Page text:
As far as speed.  With the on-premise system we had the cached exchange mode in Outlook turned off. While this worked well for that scenario, it caused a huge amount of slowness in Outlook after migrating. So, we've told people to turn that back on and that seems to have solved the overall Outlook slowness. All email is stored in the cloud and so the first time in, it all has to sync down to the user's local machine, assuming he's using real Outlook.  We had a few people call us and tell us that they had missing email. It was just them being impatient as the Outlook status bar was stating that it was still syncing folders. Yes, there probably is a larger gap in time between sending and receiving an email because of this. But I've not seen it be so horrible that anyone would complain about it. Initially people with larger mail stores would see a longer time to sync, but I've not had any complaints about performance.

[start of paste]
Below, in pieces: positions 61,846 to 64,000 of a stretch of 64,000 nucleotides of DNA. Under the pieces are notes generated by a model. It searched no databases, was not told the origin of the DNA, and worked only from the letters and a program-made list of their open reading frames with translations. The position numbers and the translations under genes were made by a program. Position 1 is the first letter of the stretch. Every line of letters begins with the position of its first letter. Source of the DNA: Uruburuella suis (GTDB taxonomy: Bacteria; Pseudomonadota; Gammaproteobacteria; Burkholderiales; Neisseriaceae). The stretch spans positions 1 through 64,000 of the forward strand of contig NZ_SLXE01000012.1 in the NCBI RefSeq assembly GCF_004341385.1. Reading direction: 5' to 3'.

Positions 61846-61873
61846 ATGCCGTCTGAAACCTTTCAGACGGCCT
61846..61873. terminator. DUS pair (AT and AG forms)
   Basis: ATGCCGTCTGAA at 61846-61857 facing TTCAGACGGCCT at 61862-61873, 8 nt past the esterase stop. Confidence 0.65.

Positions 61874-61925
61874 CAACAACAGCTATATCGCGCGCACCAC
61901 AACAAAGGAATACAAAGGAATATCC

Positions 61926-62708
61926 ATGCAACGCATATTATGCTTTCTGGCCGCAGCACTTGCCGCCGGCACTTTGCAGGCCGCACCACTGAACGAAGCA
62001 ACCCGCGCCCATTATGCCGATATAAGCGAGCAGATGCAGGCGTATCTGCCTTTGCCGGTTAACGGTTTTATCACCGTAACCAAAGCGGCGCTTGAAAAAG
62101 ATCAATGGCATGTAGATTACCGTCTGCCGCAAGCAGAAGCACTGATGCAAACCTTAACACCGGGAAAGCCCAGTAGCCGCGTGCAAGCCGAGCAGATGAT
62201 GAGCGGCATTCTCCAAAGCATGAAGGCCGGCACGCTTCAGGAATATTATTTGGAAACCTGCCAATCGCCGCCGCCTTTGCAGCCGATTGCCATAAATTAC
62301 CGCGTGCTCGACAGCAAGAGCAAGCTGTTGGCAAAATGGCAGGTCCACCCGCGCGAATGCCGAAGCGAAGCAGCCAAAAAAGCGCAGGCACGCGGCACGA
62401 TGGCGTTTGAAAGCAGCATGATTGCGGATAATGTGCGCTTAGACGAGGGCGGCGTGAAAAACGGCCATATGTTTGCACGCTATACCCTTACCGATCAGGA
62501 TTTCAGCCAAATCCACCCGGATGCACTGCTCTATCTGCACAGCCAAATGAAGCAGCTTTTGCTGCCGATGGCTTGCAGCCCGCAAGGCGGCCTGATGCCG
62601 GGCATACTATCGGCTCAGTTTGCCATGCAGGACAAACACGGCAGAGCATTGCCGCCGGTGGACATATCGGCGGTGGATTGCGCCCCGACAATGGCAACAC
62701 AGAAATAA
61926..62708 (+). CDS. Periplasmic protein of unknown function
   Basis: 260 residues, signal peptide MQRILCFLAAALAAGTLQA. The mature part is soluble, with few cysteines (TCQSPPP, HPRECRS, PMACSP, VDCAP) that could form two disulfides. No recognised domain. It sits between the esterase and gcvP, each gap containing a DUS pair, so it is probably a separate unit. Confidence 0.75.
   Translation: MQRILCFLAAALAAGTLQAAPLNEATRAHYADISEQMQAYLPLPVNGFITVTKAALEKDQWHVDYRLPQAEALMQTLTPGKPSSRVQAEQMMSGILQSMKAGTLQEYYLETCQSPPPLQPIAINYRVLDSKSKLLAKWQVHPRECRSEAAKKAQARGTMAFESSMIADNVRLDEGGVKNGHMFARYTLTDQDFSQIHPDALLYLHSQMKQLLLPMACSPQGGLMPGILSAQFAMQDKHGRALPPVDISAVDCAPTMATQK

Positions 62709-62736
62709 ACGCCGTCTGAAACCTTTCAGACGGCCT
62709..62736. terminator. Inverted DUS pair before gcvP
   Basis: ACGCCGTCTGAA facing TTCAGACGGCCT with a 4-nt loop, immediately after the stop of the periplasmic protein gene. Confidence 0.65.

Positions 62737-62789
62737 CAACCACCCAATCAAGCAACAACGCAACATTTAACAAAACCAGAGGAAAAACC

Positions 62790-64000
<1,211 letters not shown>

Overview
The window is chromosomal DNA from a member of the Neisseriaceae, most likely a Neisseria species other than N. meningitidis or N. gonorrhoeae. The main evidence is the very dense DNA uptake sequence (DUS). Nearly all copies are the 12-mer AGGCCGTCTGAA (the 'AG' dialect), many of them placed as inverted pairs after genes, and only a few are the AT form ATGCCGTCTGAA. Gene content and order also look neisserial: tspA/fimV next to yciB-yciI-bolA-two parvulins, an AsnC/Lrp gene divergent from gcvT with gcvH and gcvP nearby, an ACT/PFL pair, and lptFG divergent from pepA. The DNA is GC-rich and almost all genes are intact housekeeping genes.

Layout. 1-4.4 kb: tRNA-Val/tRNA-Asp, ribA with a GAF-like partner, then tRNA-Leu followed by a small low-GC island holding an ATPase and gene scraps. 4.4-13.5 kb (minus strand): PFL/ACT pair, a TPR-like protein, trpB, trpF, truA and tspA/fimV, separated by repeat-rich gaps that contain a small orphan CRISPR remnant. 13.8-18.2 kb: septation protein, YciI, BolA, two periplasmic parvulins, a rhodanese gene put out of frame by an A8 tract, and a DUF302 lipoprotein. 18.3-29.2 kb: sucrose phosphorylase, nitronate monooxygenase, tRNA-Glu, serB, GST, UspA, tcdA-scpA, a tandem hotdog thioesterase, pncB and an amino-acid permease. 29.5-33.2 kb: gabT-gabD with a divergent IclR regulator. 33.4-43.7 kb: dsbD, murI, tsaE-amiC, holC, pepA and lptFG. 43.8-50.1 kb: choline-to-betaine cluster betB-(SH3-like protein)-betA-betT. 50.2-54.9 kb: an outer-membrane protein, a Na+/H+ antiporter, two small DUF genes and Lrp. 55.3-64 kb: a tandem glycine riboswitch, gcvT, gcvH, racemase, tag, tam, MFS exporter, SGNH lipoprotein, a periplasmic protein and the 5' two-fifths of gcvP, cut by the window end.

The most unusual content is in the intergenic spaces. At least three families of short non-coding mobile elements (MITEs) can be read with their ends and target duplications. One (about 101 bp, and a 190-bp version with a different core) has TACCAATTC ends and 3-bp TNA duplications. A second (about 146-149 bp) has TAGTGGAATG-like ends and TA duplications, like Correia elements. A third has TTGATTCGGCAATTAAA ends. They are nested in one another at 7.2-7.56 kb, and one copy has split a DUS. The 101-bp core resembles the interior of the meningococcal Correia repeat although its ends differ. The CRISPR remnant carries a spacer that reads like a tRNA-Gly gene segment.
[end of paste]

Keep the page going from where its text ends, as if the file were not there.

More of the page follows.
I can't comment on the caching. We've not had a loss of Internet connectivity. We also use a third-party email filtering system that is also cloud-based and should we lose connectivity for some reason, this product also gives us the ability to cache email and for people to actually sign into and continue to send and receive email. The same thing goes for archiving. We use this service to archive our email so I have no experience at all with the Office 365 version of that.